Asia Loves Linux -- And Microsoft Scrambles

Cost, adaptability, and security concerns have more IT managers ditching Windows for open-source software

Bill Gates has never met Chen Yongguang, but the Microsoft Corp. (MSFT ) founder's future may be more dependent on the Chinese information-technology manager -- and thousands like him -- than he'd like. Chen is in charge of IT for the city of Xiaolan, in China's Guangdong province, and recently has become a convert to Linux, the free alternative to Microsoft's flagship Windows computer operating system. Chen recently turned to the software to run the Xiaolan government's 18 servers. It's cheaper than Windows, though saving money "is not a big consideration," he insists. More important, Chen says, is that Linux is less vulnerable to viruses and other rogue programs. He's also pleased that he can get the source code for the software, which allows him to adapt it more easily to his needs. "Windows is not open," he says. "You can't change it."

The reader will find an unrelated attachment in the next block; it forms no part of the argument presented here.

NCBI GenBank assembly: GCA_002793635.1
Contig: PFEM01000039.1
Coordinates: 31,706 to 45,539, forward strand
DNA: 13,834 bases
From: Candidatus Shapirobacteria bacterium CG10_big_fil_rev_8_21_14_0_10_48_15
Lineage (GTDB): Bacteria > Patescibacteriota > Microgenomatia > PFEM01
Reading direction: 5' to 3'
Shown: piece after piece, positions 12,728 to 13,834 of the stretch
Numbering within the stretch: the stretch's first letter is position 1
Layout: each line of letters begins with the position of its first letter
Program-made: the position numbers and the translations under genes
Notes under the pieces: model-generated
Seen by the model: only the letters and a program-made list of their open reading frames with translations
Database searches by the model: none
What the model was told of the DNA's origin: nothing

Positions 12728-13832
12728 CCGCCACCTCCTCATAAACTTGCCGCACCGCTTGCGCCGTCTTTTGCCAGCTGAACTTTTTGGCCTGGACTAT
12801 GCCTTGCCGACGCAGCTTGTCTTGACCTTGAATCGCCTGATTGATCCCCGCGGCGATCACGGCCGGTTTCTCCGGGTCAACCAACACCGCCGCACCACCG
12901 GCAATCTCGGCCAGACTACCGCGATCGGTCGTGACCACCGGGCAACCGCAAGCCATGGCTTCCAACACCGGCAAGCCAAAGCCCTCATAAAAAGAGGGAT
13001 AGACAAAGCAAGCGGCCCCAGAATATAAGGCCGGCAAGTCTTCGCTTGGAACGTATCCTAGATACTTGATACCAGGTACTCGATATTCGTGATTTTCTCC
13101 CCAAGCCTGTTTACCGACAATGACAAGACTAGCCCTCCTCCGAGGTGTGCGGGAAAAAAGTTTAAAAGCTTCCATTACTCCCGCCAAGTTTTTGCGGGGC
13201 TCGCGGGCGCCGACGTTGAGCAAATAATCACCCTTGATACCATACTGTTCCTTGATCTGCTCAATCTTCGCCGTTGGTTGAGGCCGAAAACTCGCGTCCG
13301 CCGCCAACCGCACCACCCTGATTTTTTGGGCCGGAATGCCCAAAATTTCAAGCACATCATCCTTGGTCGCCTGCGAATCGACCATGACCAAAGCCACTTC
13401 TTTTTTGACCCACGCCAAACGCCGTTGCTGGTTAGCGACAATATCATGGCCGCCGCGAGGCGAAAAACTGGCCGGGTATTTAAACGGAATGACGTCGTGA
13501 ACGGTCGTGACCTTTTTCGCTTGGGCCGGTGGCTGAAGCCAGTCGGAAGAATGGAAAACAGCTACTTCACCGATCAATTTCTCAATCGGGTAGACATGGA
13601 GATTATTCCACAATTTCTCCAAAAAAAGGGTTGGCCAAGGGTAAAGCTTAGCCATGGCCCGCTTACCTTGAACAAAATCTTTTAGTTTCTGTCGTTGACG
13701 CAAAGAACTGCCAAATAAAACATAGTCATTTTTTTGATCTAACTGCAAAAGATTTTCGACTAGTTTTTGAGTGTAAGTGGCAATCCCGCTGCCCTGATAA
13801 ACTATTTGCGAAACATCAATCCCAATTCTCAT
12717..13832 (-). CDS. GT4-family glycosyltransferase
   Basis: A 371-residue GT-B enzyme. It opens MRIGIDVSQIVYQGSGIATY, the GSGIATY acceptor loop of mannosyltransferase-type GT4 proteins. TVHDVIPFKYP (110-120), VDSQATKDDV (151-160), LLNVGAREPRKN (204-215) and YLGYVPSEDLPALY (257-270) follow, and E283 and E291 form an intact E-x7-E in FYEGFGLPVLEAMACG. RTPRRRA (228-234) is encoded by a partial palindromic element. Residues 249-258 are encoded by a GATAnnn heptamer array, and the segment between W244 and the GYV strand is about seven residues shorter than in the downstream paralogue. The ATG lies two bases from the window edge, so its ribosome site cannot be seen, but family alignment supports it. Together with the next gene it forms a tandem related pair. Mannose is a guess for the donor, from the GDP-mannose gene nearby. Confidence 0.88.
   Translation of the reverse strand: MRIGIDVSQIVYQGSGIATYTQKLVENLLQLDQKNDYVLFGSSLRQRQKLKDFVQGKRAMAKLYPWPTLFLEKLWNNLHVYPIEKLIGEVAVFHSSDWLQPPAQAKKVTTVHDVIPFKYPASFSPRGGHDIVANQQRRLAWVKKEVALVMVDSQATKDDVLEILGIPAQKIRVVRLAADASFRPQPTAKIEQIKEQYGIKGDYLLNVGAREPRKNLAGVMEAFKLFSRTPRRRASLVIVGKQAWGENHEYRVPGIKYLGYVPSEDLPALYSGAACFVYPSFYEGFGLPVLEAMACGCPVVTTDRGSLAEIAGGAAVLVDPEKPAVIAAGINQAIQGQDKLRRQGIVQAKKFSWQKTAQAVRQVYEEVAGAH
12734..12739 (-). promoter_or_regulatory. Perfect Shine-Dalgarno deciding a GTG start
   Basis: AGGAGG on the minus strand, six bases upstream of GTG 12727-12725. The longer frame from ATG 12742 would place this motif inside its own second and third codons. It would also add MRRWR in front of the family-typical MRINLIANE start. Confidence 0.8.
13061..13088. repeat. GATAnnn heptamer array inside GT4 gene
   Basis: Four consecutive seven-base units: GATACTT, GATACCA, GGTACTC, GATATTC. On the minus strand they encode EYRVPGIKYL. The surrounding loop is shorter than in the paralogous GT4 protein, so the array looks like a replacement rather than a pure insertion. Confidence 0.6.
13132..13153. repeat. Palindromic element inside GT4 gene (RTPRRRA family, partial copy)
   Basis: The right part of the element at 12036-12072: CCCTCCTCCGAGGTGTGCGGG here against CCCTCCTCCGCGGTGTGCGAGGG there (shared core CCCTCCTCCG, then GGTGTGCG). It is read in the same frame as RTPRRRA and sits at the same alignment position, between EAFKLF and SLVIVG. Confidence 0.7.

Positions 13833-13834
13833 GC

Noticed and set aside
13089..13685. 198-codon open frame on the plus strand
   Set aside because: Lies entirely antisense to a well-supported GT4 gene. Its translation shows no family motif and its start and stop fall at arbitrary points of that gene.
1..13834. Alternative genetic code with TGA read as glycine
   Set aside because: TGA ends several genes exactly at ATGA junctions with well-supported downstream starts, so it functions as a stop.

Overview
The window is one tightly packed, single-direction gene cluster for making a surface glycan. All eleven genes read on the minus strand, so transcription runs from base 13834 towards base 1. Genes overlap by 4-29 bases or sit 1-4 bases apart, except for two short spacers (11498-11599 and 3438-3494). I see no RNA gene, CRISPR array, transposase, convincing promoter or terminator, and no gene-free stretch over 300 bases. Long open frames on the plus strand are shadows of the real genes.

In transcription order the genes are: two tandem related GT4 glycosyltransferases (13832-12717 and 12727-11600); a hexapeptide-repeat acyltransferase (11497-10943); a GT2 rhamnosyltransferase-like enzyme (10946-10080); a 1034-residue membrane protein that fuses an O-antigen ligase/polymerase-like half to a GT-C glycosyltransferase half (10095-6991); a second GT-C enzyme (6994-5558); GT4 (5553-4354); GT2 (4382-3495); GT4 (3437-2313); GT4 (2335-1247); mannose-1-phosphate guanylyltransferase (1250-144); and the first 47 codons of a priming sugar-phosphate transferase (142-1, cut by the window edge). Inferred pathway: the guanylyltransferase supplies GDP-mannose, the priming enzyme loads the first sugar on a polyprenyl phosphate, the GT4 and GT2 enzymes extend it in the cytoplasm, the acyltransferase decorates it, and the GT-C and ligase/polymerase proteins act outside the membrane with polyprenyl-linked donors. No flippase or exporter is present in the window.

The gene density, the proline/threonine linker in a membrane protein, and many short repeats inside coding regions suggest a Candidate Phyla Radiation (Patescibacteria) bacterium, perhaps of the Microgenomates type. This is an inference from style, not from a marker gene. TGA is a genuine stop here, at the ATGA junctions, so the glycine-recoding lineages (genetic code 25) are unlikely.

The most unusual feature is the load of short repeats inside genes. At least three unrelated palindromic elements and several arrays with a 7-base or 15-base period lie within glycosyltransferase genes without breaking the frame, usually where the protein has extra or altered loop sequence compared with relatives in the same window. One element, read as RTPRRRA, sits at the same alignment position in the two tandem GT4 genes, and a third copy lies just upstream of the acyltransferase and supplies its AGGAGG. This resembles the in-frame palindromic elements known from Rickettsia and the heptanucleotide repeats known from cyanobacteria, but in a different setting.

Discontent with Windows -- and enthusiasm for Linux -- are increasingly common in Asia these days. Although Microsoft still rules the desktop and racks up healthy server operating-system sales, open-source software is winning fans across the region. Government officials see Linux as a means of cutting costs -- systems using it run as much as 70% cheaper than Windows -- and priming their local software industries. China, Japan, and South Korea, for instance, are working to develop an operating system more attuned to their character-based languages that will likely be modeled after Linux. And policymakers in other countries, especially Thailand and India, are backing Linux development. "Promotion of Linux is very important," says Li Wuqiang, a deputy director at China's Science & Technology Ministry. "Government should give it a hard push."